Agnés Varda’s 1962 film Cléo 5 to 7 focuses on a beautiful, young singer during the two hours she’s waiting to hear whether she has cancer or not. She’s had her tests and the doctor said to call him at 7. How do you occupy yourself right before you’re going to get such a diagnosis?
Cléo first goes to a fortune teller. She gets her cards read, but the fortune teller gets upset when asked to read Cléo’s palm. Things do not look good. From there Cléo and her maid go shopping and we see how much more grounded and practical her maid is. Sure anyone would be on edge and jumpy at this time, but we figure, given her purchase of a winter fur hat, bought purely to annoy her maid, that Cléo is capricious.
The film made me sympathetic to Cléo. She’s a rising star, but she’s surrounded by men who have little time or respect for her. It’s not till she’s in a park right before 7 when she meets a fellow that she might be able to trust. Her maid and friend are reliable and trustworthy, but really, when you’re about to learn if you have terminal cancer, you are pretty alone.
There’s a lot of attention given to the strangers Cléo passes who’re living as if they have forever (though one stranger certainly does not). These little snippets of action and conversation spice and show what life really is like and how we aren’t the center of anyone’s drama.
The lead Corrine Marchard does a fine job as Cléo bringing her to life in a way that we see her as more than a dizzy singer with a bit of bad luck. Yes, she’s got privilege and doesn’t understand fully how much, but we still want to learn more and understand Cléo better.
The camera work in the film is inspired and masterful, creating a look that remains fresh today.
This teenage soap is something of a guilty pleasure for me. I’m hooked, yet I know this is far from top drawer drama. It’s not as good as The Gilmore Girls or Everwood but this look at a clique of high school kids in North Carolina is satisfying enough. The premise is original. Half brothers, one beloved, the other abandoned begin as rivals. Nathan grew up with his father and mother with all the affluence of the upper middle class, while Lucas and his mother Karen, have struggled to make ends meet since Karen was blown off by Dan her high school boyfriend.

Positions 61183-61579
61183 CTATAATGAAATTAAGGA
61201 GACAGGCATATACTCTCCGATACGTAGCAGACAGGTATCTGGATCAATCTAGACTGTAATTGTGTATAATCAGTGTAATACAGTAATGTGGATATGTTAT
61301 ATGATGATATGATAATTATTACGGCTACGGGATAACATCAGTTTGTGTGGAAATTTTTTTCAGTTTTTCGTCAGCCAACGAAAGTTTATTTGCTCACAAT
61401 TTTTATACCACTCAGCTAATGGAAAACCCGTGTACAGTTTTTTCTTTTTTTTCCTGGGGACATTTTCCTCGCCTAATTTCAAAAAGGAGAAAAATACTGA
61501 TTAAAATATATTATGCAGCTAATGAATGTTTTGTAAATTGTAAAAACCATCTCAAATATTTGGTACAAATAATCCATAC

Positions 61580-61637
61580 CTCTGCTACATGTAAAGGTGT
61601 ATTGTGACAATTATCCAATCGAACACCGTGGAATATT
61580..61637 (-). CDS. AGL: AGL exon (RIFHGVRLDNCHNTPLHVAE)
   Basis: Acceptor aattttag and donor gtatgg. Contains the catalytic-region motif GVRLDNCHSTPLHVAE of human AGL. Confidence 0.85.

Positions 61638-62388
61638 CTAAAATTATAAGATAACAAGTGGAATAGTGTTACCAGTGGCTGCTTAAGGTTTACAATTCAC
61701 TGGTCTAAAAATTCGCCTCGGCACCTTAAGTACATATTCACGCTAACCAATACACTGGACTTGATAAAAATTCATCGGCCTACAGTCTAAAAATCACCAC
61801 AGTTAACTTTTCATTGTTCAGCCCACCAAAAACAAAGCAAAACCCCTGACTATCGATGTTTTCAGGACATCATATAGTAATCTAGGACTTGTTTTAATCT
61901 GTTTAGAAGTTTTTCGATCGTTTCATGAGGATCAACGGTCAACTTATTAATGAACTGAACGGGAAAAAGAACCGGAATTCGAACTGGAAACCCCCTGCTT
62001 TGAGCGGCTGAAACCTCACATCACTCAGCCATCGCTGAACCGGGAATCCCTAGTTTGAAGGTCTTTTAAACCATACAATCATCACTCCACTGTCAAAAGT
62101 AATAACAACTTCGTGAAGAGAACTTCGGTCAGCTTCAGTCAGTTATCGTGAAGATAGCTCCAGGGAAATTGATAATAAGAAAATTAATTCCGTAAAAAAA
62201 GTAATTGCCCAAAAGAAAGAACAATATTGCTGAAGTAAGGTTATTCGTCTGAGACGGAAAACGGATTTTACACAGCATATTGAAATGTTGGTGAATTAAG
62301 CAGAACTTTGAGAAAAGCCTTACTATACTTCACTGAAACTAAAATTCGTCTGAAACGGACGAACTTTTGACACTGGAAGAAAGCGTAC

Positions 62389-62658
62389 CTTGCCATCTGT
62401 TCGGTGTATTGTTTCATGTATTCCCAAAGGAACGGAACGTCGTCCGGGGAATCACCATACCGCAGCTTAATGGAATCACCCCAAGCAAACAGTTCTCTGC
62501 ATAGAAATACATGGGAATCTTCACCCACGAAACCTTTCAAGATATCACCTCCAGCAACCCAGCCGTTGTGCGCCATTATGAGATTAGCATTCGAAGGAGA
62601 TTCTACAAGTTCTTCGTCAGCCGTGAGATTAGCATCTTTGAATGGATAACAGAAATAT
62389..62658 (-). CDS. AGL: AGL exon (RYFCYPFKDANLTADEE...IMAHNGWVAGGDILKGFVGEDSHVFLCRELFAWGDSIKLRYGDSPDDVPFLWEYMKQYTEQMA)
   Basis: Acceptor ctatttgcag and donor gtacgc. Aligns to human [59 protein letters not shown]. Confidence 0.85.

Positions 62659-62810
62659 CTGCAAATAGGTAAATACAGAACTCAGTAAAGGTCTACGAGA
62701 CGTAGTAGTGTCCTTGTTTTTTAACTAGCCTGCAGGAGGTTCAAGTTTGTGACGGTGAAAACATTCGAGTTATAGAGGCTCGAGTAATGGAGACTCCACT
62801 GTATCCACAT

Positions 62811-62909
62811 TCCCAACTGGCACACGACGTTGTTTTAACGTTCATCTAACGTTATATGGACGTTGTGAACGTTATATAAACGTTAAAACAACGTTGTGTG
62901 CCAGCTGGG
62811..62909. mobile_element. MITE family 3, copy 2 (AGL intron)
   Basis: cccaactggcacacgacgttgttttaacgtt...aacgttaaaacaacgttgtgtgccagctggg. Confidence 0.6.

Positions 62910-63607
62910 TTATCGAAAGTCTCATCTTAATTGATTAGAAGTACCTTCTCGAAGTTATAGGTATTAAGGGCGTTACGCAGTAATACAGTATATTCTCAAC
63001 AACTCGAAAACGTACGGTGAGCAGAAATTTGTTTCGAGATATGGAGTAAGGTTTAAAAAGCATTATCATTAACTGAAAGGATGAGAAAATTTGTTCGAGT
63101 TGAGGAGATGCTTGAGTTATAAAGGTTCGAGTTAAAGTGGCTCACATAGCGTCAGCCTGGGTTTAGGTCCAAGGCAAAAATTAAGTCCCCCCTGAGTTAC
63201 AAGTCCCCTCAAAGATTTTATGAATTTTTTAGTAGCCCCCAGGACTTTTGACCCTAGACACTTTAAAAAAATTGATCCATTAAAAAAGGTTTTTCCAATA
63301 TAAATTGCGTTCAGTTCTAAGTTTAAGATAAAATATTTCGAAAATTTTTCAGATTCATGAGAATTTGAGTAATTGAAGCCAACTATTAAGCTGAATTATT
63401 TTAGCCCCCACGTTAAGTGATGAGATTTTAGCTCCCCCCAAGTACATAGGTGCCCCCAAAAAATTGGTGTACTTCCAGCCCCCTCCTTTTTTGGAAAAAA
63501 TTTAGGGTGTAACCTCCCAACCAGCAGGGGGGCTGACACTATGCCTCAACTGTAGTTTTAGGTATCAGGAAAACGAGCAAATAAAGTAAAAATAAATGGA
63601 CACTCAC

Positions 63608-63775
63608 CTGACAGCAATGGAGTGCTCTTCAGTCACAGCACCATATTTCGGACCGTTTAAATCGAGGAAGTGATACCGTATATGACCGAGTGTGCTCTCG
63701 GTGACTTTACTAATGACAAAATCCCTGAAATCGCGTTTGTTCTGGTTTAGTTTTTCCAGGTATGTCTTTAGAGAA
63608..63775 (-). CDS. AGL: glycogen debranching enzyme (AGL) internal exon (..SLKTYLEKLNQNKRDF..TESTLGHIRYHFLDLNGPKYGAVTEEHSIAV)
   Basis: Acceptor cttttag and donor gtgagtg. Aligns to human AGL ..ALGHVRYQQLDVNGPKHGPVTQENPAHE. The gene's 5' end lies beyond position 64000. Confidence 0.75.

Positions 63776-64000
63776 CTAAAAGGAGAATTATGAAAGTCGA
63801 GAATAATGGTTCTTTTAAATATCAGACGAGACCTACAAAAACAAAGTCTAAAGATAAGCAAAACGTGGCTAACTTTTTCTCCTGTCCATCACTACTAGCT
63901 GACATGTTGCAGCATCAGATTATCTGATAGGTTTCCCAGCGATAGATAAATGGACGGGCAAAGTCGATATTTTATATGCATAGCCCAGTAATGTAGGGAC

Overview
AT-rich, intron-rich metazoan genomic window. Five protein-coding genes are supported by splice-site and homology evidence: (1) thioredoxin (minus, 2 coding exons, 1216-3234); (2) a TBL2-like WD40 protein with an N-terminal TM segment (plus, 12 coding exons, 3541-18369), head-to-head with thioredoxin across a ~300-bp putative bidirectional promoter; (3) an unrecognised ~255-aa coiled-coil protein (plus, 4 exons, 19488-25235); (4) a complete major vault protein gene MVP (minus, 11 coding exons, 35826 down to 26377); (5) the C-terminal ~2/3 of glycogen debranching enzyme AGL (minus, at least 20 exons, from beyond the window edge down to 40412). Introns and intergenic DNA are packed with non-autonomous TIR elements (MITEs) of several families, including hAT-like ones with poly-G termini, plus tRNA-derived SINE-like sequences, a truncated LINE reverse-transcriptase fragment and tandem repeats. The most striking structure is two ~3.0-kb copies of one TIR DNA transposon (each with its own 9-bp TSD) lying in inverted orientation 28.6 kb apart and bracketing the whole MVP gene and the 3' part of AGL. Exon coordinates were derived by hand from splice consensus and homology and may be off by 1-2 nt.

Seventeen years later wounds and rivalry are still acute. Dan is a smug, over-privileged jerk who makes a good villain. Girl next door Haley, edgy artistic Peyton and party girl Brooke provide romantic interest for the boys. There’s all the high drama of a soap: car accidents, elopements, betrayals, murders, teen pregnancy, single parenthood, you name it.
I’m just in the middle of season 4. I’d have missed the show entirely if it weren’t for Sally’s urging and DVDs.
Certain aspects of the show are so far fetched. In an era of hover parents, only Dan is obsessed with his favorite son. Peyton’s father is usually at sea and her mother’s dead. Brooke’s rich parents are either traveling, off-camera arguing or in California where they relocate. Jake, a teen single father, has parents who take no part in his custody battle and very little in helping with his daughter. Rachel joins the cast in season 3 and it’s a mystery why her parents bought a house in Tree Hill as they too are vagabonds never coming home. Who tends the lawn? Who gets a repairperson? These kids never have to deal with any homeowner problems.
Oh, I really can’t believe that while Peyton drove all night to check on her father’s safety when she learned his ship was in a storm, he doesn’t show up for weeks when a creepy imposter stalks and attacks her. When he is on camera, Mr. Sawyer is a normal concerned father. Implausible.
I do love the literary quotations that often begin or end an episode. I’ve posted a page of them at Ruined for Life.